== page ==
Tiny House Strategy#2: Small House Floor Plans
After looking at all the options for building their project, Mike and Alice opted for structural insulated panels (SIPs) for the entire thing, in part because of the slick option it offered for the open roof structure they had in mind.
“We’ve always thought of moving up to the cottage full time some day,” explains Mike, “ but there was no way the old place could ever have been heated properly during cold weather. That’s why we put a lot of emphasis on building a tight, warm and efficient structure.”
SIPs are factory-made sandwiches of wooden sheet goods glued to an internal layer of foam. Oriented strand board (OSB) is typically used for above-ground SIPs, while pressure-treated plywood is glued to foam to make SIPs that are suitable for below-ground foundation walls. Although most commonly used for walls, SIPs also make terrific roof structures, especially on narrow building designs, like this one.
The Ogden project is 20-feet wide, allowing 16-foot-long, 8 1/4”-thick panels to be used as structural roof members, with no need for rafters or trusses underneath. These panels are entirely self-supporting as they form a vaulted ceilings. All that was required was a 5 1/2” x 16” glulam ridge beam running down the centre of the structure, from gable to gable to support the top end of each panel. Built like a big house-of-cards, the roof panels were hoisted up using a boom truck, then anchored in place with 10”-long, large-head wood screws. There’s absolutely no space lost as is common with conventional attics. Everything underneath the roof is heatable and suitable for finishing. Beads of expanding polyurethane foam applied wherever the panels rest on walls and gable ends seal out air, flies, rodents, bats and creepy-crawlies that routinely find their way into conventional cottage attics. Accomplishing the same thing with a ventilated, stick-framed roof is nearly impossible.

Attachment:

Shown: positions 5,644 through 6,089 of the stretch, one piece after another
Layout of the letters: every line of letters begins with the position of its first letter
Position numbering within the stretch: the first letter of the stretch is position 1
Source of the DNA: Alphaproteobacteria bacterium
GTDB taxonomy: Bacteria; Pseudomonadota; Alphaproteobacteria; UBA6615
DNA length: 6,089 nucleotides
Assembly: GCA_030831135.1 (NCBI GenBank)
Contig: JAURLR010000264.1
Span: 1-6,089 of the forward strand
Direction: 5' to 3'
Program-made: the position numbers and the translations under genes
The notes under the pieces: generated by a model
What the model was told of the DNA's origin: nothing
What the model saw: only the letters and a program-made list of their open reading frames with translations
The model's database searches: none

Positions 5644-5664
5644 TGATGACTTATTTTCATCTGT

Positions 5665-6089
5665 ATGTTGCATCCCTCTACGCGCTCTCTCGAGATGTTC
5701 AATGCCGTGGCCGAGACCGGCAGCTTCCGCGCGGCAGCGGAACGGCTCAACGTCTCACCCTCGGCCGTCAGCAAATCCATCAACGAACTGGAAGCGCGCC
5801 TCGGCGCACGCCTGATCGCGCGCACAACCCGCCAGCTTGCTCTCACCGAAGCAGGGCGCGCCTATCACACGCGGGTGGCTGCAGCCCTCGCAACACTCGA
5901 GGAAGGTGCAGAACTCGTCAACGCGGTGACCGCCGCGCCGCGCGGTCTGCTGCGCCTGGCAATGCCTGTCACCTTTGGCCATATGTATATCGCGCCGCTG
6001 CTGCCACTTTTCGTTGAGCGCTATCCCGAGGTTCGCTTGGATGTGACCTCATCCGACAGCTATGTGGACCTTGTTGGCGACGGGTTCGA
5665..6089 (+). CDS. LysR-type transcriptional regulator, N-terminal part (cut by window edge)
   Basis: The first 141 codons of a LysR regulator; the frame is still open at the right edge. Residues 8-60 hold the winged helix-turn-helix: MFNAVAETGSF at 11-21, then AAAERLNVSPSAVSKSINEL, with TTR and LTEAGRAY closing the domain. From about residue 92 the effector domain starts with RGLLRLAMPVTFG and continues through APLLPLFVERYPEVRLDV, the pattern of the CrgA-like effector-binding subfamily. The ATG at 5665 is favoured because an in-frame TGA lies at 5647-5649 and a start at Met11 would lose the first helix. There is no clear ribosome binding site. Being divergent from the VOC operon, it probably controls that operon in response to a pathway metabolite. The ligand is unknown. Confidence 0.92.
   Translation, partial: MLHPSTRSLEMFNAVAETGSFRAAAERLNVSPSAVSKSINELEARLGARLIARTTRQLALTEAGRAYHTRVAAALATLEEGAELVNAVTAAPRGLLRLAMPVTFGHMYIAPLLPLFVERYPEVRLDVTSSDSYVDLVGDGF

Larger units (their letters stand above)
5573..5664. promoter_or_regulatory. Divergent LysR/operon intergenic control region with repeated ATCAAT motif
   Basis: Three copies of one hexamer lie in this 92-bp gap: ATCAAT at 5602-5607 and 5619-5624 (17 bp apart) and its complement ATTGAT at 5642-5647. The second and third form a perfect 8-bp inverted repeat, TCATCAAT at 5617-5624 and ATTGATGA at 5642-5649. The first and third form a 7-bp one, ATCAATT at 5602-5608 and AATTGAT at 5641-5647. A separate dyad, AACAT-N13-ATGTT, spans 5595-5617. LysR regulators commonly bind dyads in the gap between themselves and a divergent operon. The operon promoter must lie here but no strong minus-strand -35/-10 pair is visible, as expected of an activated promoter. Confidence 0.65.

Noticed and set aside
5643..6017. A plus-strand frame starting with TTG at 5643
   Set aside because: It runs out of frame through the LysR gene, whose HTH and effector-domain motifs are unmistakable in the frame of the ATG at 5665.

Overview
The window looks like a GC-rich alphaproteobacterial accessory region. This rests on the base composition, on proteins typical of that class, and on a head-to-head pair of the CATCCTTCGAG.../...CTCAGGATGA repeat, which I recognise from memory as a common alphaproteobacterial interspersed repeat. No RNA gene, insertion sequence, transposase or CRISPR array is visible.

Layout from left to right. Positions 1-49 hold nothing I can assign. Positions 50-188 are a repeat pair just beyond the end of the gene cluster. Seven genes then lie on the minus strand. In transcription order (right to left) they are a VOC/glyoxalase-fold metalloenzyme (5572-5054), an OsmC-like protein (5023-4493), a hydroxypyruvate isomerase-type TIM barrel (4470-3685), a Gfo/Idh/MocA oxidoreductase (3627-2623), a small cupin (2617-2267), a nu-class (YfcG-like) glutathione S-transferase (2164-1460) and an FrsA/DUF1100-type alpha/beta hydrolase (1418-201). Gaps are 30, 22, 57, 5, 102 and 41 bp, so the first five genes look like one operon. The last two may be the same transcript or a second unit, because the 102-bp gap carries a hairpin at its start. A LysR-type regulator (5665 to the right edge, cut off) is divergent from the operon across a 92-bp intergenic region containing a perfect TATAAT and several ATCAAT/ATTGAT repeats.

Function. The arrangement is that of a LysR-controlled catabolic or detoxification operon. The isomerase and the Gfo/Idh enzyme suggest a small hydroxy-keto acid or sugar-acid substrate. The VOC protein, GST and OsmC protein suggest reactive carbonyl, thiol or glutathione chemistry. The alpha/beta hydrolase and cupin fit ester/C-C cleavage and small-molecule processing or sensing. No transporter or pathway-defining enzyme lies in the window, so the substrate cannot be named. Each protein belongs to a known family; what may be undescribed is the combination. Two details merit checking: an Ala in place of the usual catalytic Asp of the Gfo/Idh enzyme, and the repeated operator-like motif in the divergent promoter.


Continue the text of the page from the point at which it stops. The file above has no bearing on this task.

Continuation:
Tiny House Strategy#3: Front Porch Transition Zone
With no basement space to accommodate mechanicals (bedrock is just a foot below the surface), the Ogdens opted for an enclosed mudroom front porch at the back of their place. It provides day-to-day entry, while also providing space for the 200-amp electrical panel, washer, dryer and water heater. In order to echo the appearance of the main roof, the mudroom roof, though smaller, is also sloped at 45°. And since it, too, is created entirely with SIPs panels, there’s lots of room up above for a mini loft that’s used for seasonal storage.
“Even though it’s small in terms of square footage,” explains Alice, “ the mudroom gives us space for things that couldn’t conveniently fit into any other part of the cabin. It’s also a place for shoes, coats and hats. Its got its own insulated exterior door, too, before you step into the kitchen, making it easy to keep washer and dryer noise out of the rest of the cabin.”
Tiny House Strategy#4: Low-Impact Plumbing
Although a septic system was technically possible on the Ogden’s building site, it would have meant cutting down a large patch of mature pine and poplar trees to create a big, ugly weeping bed. Since Mike and Alice weren’t prepared to pay such a high aesthetic price for a flush toilet, they saved time, money, disruption and trees by installing a composting toilet.